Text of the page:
Protection of natural persons with regard to the processing of personal data

In a request for a preliminary ruling requested by the Higher Regional Court, Germany to the European Court of Justice, Meta Platforms Ireland – an operator of an online social media network operating within the European Union, requested a preliminary ruling concerning the decision by which the Federal Cartel, Germany prohibited the applicant from processing certain personal data as provided for in the general terms of use of the social media platform, Facebook.

The referring Court asked, in essence, whether the relevant provisions emanating from GDPR must be interpreted as meaning that a competition authority of a Member State can find, in the context of the examination of an abuse of a dominant position by an undertaking, that the undertaking’s general terms of use relating to the processing of personal data are not consistent with GDPR.

The Court analysed the question raised by the applicant in its request for a preliminary ruling, that being whether the provision of the GDPR must be interpreted as meaning that, where the user of an online social network visits websites or apps to which one or more of the categories referred to in that provision relates, must be regarded as ‘processing of special categories of personal data’ within the meaning of the GDPR, which is in principle prohibited.

The principle laid out in the GDPR is that the processing of special categories of personal data listed therein is prohibited, this includes data revealing racial or ethnic origin, political opinions, religious beliefs, and data concerning health or a natural person’s sex life or sexual orientation. The objective and interpretation of the GDPR is therefore to prohibit such processing of data, irrespective of its stated purpose.

This fundamental prohibition does not apply in the circumstances where the processing relates to personal data which are manifestly made public by the data subject. One needs to therefore analyse whether the data subject had intended, explicitly and by a clear affirmative action, to make the personal data in question accessible to the general public.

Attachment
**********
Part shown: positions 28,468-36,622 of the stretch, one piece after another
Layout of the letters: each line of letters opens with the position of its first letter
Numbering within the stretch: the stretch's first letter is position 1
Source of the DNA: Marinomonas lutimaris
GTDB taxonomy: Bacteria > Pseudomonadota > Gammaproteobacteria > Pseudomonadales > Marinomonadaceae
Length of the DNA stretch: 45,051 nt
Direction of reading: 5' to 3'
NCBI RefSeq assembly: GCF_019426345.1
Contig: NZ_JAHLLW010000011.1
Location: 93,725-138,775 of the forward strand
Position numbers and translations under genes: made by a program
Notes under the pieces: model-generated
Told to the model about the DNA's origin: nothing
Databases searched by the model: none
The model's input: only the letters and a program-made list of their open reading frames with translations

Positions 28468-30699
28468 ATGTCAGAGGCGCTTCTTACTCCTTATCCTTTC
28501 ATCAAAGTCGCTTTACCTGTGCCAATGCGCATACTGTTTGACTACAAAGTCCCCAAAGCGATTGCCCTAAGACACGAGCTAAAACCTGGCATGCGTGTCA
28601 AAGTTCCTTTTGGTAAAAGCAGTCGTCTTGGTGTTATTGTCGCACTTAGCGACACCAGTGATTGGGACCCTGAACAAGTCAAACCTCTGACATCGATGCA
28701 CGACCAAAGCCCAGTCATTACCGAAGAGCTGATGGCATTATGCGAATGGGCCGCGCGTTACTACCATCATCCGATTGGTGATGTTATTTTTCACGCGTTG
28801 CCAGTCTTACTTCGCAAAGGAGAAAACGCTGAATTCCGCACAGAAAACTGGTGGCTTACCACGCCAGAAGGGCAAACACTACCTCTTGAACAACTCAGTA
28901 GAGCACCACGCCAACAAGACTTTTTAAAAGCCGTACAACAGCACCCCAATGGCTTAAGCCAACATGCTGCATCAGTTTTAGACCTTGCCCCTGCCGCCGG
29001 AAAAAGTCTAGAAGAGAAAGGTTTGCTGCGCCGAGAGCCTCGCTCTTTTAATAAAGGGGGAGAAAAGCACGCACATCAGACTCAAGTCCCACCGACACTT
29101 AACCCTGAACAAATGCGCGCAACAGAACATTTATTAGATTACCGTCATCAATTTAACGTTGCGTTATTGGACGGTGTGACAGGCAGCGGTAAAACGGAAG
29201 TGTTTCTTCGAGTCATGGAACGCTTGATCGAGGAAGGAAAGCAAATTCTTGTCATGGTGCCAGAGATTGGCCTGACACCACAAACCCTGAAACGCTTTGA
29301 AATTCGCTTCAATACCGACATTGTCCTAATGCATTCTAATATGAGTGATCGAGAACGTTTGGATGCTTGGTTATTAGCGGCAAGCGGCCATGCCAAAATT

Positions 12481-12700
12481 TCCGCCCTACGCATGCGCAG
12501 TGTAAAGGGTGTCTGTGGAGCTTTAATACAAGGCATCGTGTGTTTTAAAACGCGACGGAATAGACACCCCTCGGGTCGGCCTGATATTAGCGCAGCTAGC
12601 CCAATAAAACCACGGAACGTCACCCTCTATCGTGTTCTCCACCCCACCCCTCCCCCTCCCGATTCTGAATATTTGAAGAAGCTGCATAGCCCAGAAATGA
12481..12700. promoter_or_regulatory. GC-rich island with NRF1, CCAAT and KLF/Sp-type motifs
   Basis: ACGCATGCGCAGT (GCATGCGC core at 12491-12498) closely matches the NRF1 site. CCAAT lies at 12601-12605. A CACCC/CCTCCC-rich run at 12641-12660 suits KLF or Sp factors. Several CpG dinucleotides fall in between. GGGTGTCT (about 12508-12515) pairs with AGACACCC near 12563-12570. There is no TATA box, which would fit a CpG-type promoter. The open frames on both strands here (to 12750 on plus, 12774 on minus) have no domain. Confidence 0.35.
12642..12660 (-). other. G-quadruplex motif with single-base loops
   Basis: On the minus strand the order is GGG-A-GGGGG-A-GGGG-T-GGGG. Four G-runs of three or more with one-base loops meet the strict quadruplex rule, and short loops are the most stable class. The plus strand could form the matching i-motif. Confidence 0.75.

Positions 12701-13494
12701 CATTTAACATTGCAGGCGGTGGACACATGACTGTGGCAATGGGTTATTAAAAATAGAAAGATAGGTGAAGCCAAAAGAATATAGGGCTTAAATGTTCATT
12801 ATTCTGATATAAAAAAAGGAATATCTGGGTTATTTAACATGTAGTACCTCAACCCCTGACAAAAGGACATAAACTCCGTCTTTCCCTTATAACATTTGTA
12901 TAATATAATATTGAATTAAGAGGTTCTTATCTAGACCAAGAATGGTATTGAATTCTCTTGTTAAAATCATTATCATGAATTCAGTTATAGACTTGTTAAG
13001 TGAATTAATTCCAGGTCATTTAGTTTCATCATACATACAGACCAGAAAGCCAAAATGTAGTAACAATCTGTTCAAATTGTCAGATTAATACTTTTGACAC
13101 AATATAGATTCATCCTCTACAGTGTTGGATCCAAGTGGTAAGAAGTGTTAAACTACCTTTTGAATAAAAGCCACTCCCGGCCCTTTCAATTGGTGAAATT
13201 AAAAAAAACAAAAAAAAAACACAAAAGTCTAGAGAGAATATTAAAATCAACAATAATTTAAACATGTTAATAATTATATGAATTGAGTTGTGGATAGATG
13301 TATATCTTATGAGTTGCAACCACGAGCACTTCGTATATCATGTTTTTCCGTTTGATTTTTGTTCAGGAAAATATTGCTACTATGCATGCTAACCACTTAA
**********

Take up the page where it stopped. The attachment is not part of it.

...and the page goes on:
The Court states that with regards to visits to websites or apps which one or more categories relate, the user concerned does not in any way intend to make public the fact that he or she has visited those sites or apps and the data from those visits which can be linked to his or her person. The latter can, at most, expect the operator of the site or app to have access to those data and to share them subject to that user’s explicit consent.

Thus, it cannot be inferred from the mere visit to such websites or apps by a user that the personal data in question were manifestly made public by that user. In any case it is the controller who bears the burden of proving that those data are collected for specified, explicit and legitimate purposes and that they are processed lawfully, fairly and in a transparent manner in relation to that data subject. Additionally, the processing of personal data shall be considered lawful only if it is necessary for the performance of a contract to which the data subject is party or in order to take steps at the request of the data subject prior to entering a contract.The controller must therefore be able to demonstrate how the main subject matter of the contract cannot be achieved if the processing in question does not occur.

The Court also emphasised that applicable GDPR provisions lay down that three cumulative conditions are to be satisfied so that the processing of personal data is lawful – namely the pursuit of a legitimate interest by the data controller or by a third party, the need to process personal data for the purposes of the legitimate interests pursued, and that the interest or fundamental freedoms and rights of the person concerned by the data protection do not take precedence over the legitimate interest of the controller or of a third party.

The Court noted that the processing of personal data by the operator of an online social network, which entails the collection of data of the users of such a network and the linking of that data with the social network account of those users and the use of those data, can be regarded as necessary for the performance of a contract to which the data subjects are party. This, only on condition that the processing is objectively indispensable for a purpose that is integral to the contractual obligation intended for those users – such that the main subject matter of the contract cannot be achieved if that processing does not occur.

The Court noted, and concluded, that the interpretation of GDPR is such that in view of the nature of the services provided by the operator of the online social network, such an operator whose activity is essentially economic and commercial in nature, cannot rely on the protection of an interest which is essential for the life of its users, or of another person, in order to justify, absolutely and in a purely abstract and preventive manner, the lawfulness of data processing such as that at issue in these proceedings.

This article was first published on The Malta Independent on 19/07/2023.